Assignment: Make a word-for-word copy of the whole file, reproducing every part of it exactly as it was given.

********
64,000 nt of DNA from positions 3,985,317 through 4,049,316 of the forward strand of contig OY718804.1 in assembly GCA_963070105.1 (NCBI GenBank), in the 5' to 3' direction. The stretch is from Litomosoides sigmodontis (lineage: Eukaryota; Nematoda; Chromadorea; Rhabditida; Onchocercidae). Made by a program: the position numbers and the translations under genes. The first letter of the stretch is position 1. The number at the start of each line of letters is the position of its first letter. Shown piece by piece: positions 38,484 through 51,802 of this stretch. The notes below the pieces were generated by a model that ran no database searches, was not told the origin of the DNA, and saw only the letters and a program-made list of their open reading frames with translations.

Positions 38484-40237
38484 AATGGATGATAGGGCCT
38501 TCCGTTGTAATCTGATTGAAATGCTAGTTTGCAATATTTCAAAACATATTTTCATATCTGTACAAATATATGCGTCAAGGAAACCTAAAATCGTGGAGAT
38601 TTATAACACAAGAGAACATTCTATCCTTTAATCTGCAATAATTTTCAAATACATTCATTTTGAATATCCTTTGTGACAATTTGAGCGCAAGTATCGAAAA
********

64,000 nt of DNA from positions 3,985,317 through 4,049,316 of the forward strand of contig OY718804.1 in assembly GCA_963070105.1 (NCBI GenBank), in the 5' to 3' direction. The stretch is from Litomosoides sigmodontis (lineage: Eukaryota; Nematoda; Chromadorea; Rhabditida; Onchocercidae). Made by a program: the position numbers and the translations under genes. The first letter of the stretch is position 1. The number at the start of each line of letters is the position of its first letter. Shown piece by piece: positions 38,484 through 51,802 of this stretch. The notes below the pieces were generated by a model that ran no database searches, was not told the origin of the DNA, and saw only the letters and a program-made list of their open reading frames with translations.

Positions 38484-40237
38484 AATGGATGATAGGGCCT
38501 TCCGTTGTAATCTGATTGAAATGCTAGTTTGCAATATTTCAAAACATATTTTCATATCTGTACAAATATATGCGTCAAGGAAACCTAAAATCGTGGAGAT
38601 TTATAACACAAGAGAACATTCTATCCTTTAATCTGCAATAATTTTCAAATACATTCATTTTGAATATCCTTTGTGACAATTTGAGCGCAAGTATCGAAAA